How Jill Biden Found Her Faith Again Years After Beau's 'Shattering' Cancer Death

In a new interview, the former second lady says "something remarkable happened" while she and her husband were campaigning in South Carolina last summer

Jill Biden; Beau Biden
From left: Jill Biden and Beau Biden in 2013. Photo: Shutterstock

Watching her stepson Beau Biden die of brain cancer broke Dr. Jill Biden in a way that has only recently started to heal.

"It was totally shattering," the former second lady, 69, said in an interview last year. "My life changed in an instant. All during his illness, I truly believed that he was going to live, up until the moment that he closed his eyes, and I just never gave up hope."

Beau, a former National Guardsman and Delaware attorney general and former Vice President Joe Biden's oldest son, died in January 2015, less than two years after being diagnosed with brain cancer. He was 46.

In a memoir released last year, stepmom Dr. Biden — whom Beau just called "Mom" — remembered his unspooling sickness and the pall of her grief.

“He kept going for chemotherapy and radiation, and we kept waiting for him to turn the corner and get better,” she told Vogue in an interview about her book.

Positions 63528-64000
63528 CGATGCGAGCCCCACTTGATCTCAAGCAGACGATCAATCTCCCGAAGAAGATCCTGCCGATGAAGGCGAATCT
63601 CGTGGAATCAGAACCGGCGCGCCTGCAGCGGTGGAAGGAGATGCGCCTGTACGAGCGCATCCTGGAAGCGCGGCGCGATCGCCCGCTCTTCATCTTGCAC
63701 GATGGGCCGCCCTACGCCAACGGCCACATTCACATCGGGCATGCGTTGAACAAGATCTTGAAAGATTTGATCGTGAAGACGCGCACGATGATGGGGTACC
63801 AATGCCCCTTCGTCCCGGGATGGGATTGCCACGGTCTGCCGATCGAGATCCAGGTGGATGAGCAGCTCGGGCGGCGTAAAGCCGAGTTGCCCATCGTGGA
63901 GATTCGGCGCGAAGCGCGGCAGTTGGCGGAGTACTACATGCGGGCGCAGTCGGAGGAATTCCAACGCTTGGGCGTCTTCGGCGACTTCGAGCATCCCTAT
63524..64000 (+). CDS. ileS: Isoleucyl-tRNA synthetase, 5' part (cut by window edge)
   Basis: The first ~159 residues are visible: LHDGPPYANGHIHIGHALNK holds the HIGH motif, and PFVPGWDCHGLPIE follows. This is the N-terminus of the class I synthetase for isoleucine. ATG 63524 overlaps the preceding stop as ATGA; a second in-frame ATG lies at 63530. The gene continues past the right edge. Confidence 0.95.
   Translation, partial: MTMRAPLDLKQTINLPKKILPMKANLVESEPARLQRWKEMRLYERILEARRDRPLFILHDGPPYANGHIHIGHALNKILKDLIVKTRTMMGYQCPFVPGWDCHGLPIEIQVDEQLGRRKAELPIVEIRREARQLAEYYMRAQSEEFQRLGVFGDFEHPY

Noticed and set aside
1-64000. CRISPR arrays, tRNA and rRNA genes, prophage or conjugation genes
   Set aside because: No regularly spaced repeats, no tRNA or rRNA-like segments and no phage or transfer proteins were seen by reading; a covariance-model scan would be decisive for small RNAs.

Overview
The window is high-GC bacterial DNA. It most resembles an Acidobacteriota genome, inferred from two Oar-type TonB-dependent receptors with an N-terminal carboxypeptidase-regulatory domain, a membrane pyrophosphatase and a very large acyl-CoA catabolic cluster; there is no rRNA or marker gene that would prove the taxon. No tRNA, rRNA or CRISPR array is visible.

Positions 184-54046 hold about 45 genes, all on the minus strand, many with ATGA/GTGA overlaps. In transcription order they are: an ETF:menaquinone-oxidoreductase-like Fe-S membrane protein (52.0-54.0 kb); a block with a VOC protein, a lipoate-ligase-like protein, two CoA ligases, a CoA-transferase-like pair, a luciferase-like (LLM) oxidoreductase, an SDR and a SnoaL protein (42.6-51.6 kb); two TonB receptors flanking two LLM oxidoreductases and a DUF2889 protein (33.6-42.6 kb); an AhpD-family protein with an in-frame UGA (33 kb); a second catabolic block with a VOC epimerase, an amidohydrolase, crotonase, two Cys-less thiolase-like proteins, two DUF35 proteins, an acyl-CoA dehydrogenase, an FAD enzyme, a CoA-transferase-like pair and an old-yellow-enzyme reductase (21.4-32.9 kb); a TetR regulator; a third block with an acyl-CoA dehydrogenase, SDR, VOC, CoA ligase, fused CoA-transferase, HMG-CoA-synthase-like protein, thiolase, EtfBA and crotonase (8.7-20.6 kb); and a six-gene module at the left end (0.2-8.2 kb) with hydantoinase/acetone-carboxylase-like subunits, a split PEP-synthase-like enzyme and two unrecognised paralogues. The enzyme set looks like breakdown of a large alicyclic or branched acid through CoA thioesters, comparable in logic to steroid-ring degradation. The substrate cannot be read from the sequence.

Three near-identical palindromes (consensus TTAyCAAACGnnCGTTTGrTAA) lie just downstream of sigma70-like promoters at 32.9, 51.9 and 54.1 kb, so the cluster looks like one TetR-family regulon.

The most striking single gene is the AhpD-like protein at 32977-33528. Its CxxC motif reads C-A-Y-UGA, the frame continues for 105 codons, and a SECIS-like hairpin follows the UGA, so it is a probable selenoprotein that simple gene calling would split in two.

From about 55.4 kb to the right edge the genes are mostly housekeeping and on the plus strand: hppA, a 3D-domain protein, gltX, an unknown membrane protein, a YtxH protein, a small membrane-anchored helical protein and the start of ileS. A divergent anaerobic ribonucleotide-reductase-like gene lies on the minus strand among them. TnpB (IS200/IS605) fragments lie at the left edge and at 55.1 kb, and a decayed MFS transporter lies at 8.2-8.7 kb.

Losing Beau, she said then, was “still taking me out.”

"I feel like a piece of china that's been glued back together again," she wrote in Where the Light Enters. "The cracks may be imperceptible — but they're there."

Beau's death lengthened the list of tragedies in his family: His mother Neilia, Vice President Biden's first wife, and Beau's younger sister, Naomi, were killed in a 1972 car crash that injured both Beau and Beau's younger brother, Hunter.

Jill Biden; Beau Biden
From left: Former Second Lady Jill Biden and Beau Biden. Jamie McCarthy/Getty Images; Charles Eshelman/FilmMagic

Dr. Biden (née Jill Jacobs) came into the family several years later and helped rebuild them, growing the family in the process: She and the vice president welcomed daughter Ashley in 1981.

Decades later, to again be touched by death, took something away from the former second lady.

"Where I once felt that peace that surpasses understanding, I now feel hollow silence," she wrote in her memoir last year. "One day, I hope I can salvage my faith."

Salvage it she did, in time — and with some unexpected support.

In an interview with PBS that aired this week, Dr. Biden said "something remarkable happened" while she and her husband, the presumptive Democratic presidential nominee, were campaigning in South Carolina last summer.

She recalled: "We were visiting a church, the Sunday service, and during the service a woman came up to me, and we were in the front pew, and she put her hand on me. And she said: 'Dr. Biden, I want to be your prayer partner' And I thought: prayer partner? I had never heard of prayer partner."

"And so we got in touch," Dr. Biden continued.

Now, she and the parishioner still pray together.

"We text one another a couple of times a week," Dr. Biden told PBS. "And after five years, she gave me back my faith. It was so remarkable."

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